- With a pinch of the tongue-in-cheek and a pound of perseverance, this droll wolf story is a charmer. When a hungry, nearly penniless itinerant wolf decides to make a meal of some barnyard animals, he finds that they won't even look up from their books. "This is a farm for educated animals," they tell him. The wolf is caught so off guard that he forgets about his appetite and enrolls in school. When he takes his newfound knowledge back to the farm and proudly reads, "Run wolf! Run!" the animals go on "reading their own books, not the least impressed." Not until the wolf makes repeat visits to the library and buys his own storybook (with his last coins) can he read "with confidence and passion," entrancing the cow, pig and duck with story after story. The foursome decides to travel the world as storytellers, and the endpapers show them reading books to children everywhere. French illustrator Biet fills her fresh watercolors with lively humor and clever characterizations. The wolf, sporting red reading glasses and an orange vest, peruses library books as solemnly as a British don. The cow wears blue sunglasses and a look of contented rapture as she listens to the wolf's tales. The wry humor of both text and illustrations wisely offsets the book's underlying message about the determination needed to learn to read well. All ages. (Mar.)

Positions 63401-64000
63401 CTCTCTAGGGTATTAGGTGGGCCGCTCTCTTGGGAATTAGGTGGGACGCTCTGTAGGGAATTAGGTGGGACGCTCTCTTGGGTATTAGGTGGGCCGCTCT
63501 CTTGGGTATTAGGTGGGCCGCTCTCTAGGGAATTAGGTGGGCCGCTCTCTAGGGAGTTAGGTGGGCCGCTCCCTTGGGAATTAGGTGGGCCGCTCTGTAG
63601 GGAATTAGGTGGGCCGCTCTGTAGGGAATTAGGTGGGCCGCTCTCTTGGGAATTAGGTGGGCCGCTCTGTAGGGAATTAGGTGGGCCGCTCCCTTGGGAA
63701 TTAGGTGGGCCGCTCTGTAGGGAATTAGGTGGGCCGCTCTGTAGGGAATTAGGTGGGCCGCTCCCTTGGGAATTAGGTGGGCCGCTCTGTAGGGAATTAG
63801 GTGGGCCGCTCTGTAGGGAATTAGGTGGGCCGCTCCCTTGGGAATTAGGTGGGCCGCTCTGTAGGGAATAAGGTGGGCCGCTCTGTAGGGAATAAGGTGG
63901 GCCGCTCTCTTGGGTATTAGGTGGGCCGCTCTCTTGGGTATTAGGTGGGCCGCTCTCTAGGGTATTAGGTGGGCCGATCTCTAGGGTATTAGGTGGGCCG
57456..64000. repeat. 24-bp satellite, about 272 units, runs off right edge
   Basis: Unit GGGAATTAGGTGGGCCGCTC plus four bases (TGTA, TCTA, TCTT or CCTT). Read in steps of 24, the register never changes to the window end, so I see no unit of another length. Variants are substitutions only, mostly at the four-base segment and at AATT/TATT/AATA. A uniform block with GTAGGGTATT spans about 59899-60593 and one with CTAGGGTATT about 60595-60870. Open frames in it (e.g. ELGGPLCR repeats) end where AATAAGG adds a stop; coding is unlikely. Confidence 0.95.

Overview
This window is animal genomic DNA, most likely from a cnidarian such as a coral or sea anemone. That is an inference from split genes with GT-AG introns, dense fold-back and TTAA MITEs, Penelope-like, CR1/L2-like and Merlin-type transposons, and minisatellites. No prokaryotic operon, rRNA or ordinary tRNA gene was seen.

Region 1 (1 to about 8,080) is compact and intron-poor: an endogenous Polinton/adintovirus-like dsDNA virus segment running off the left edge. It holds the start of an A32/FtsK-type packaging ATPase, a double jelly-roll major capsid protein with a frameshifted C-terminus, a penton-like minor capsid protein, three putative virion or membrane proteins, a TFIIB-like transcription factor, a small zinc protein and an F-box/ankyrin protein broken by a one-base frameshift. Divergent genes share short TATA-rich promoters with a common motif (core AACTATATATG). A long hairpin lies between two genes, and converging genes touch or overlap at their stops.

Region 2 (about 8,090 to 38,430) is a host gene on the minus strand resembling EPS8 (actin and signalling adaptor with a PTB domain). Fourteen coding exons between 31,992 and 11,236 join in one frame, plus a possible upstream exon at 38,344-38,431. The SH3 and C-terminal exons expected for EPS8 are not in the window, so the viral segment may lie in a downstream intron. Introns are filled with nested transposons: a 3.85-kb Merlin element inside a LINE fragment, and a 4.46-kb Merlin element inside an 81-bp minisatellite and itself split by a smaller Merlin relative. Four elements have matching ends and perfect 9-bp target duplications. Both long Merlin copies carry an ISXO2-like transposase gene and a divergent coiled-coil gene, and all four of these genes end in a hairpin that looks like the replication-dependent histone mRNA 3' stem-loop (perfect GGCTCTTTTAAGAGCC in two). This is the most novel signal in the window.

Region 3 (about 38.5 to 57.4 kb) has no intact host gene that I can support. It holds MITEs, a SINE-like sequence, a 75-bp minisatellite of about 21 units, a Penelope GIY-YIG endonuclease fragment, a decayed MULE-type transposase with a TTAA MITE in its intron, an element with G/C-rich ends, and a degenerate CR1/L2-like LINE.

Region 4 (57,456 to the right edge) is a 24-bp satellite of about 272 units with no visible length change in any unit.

- An entertaining tale featuring well-known figures; a tired, hungry wold enters a little town populated by disgruntled people, humorously drawn by Biet. He carries a hobo's kerchief on a stick, has "only a little money that he kept for emergencies." He ventures out to a farm, planning to eat the animals, but finds them unfazed and engrossed in reading. In a fit of one-upmanship, he decides to learn to read, too, and "since he didn't try to eat anyone," his human classmates become accustomed to having him around. He is rejected again by the animals until he refines his style of reading aloud. He is finally accepted into the group for his efforts, and all read happily ever after in the farmyard. That ending is a bit abrupt, but readers will be compensated in the portrayal of ducks, cows, and pigs reading--and their annoyance when they are interrupted--which perfectly suits the amusing text. The cartoonish figures have expressive faces and postures, offering plenty for readers to pore over. (Kirkus Reviews, February 1, 1999)
- Cataloging source
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- Literary form
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<div class="citation" vocab="http://schema.org/"><i class="fa fa-external-link-square fa-fw"></i> Data from <span resource="http://link.coweta.ga.us/resource/6yKLie1_njE/" typeof="CreativeWork http://bibfra.me/vocab/lite/Work"><span property="name http://bibfra.me/vocab/lite/label"><a href="http://link.coweta.ga.us/resource/6yKLie1_njE/">Wolf!</a></span> - <span property="potentialAction" typeOf="OrganizeAction"><span property="agent" typeof="LibrarySystem http://library.link/vocab/LibrarySystem" resource="http://link.coweta.ga.us/"><span property="name http://bibfra.me/vocab/lite/label"><a property="url" href="http://link.coweta.ga.us/">Coweta Public Library System</a></span></span></span></span></div>